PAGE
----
Over the past few years a friend in my church struggled, first with the loss of her kidneys, then her transplanted kidney, and finally her life.  Her doctors never found a way to stop the progression of her severe chronic illness.  This amazing woman’s personal faith in God and unquenchable joy seemed to overcome all the challenges of her long battle with illness and organ failure.  She inspired and encouraged everyone who knew her.  Gaynel had lupus.

Someone you know has lupus!

Someone you know may have lupus.  Generally, the sooner lupus is diagnosed the more manageable it is.  It has been shown that earlier diagnosis and treatment reduces the overall severity and mortality rates of lupus patients.  Someone needs to tell people that they might have lupus.  More people need to know and be able to observe and identify the signs and symptoms of lupus in people around them.  Perhaps a well-informed family member or friend will know enough about lupus to notice they are at risk.  How else will people with lupus ever find out, unless they, or someone they know, is aware what to look for?

Everyone, and especially every woman, should realize that lupus is a very important women’s health issue.  Every person should be aware enough about lupus to guide her friend, family member, or even herself to seek medical advice and treatment if they have signs and symptoms of lupus.  We should know how to recognize these signs, so that we may warn people when we think they may have this potentially disabling and life-threatening disease.

Where might you meet someone with lupus?

I thought it would be interesting to bounce around some “real” numbers to compare to common situations and circumstances, to help illustrate the incidence and prevalence of lupus around us.  These comparisons may help underscore the importance of lupus awareness in our routine social settings.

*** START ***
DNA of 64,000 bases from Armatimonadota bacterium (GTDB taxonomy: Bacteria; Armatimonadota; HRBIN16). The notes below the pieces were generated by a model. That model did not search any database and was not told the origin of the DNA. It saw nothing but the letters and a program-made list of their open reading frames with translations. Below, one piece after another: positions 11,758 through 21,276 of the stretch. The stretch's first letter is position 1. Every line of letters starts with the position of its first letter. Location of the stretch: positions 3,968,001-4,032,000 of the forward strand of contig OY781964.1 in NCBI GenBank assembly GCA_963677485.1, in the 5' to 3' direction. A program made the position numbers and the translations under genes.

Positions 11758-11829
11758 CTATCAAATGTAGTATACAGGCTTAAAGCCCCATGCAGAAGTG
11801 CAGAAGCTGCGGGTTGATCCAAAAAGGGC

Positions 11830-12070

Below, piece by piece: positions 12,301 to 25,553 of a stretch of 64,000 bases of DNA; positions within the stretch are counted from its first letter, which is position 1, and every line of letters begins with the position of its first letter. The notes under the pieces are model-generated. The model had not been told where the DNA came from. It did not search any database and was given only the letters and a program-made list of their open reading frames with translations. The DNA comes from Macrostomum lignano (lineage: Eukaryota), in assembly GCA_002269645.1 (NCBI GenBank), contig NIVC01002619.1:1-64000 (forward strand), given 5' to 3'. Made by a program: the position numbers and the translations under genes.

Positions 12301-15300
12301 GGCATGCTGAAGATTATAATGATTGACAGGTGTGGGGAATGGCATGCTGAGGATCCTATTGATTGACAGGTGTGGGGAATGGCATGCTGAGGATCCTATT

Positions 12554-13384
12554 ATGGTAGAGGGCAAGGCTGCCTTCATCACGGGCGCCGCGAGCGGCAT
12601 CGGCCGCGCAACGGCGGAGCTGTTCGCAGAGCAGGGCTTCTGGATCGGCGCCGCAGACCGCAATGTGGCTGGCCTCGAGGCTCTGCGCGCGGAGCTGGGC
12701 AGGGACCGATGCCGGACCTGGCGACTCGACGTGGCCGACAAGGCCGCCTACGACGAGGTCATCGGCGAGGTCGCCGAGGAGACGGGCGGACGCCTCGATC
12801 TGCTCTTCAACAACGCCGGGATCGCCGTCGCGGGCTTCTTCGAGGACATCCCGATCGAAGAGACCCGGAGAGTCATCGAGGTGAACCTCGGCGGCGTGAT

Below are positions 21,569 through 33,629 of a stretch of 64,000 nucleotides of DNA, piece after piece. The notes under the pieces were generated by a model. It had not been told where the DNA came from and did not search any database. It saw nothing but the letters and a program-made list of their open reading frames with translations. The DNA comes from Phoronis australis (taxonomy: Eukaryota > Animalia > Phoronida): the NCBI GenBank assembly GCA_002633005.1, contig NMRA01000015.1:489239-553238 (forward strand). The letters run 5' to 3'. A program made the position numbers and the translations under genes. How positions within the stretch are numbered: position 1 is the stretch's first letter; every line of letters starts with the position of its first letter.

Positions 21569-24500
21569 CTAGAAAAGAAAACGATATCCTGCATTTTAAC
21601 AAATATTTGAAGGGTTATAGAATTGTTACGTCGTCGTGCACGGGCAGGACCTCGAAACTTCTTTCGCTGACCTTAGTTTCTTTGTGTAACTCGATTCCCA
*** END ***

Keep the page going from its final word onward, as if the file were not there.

Someone you know at school has lupus

Census figures put the average American household size between 3-4 people, and this tells us that the average school child may have one sibling and 4 cousins. This means that for every elementary school classroom of 30 students in America, at least one of the students in that class, one of her siblings, or one of her cousins has or will develop lupus.  (1:180)

Statistics about lupus also reveal that, among all the students attending any given school in America, one child out of every 5 classrooms (of 30 students) has or will develop lupus in her lifetime.  Additionally, for every 300 PTA Club members in that school, 2 of these members of that organization are likely to have lupus.  Do school nurses and teachers know what to look for?


I have approximately 1,500 co-workers at my place of employment.  Statistics about the national incidence of lupus tell me that 9 of my co-workers are likely to have lupus.  I personally know of only two coworkers that have had lupus.  I wonder sometimes who the other 7 are, and if they even know or suspect they have lupus.  If they don’t know, they may have been struggling with illness like I did, without knowing what makes them so sick.  (1:150)

Church and community groups

The church where I worship has over 300 members, and many more frequent visitors to our local community fellowship.  Statistics can accurately help me predict that 2 members of my church are likely to have lupus.  This statistic gets very close and personal, when these 2 people are identified as me and someone else I know.  The other other person was my friend who recently died from lupus-caused kidney failure.

My own church is on a par with national averages for lupus in the general population.  It is questionable whether most pastors or other community organization leaders know enough about lupus to recognize it.  Would they recognize warning signs of lupus in a suffering member of their congregation or group?  Would they have adequate lupus awareness to be able to encourage women with signs of lupus to ask their doctors about the possibility of lupus?  (1:150)

460 fans in attendance were likely to have lupus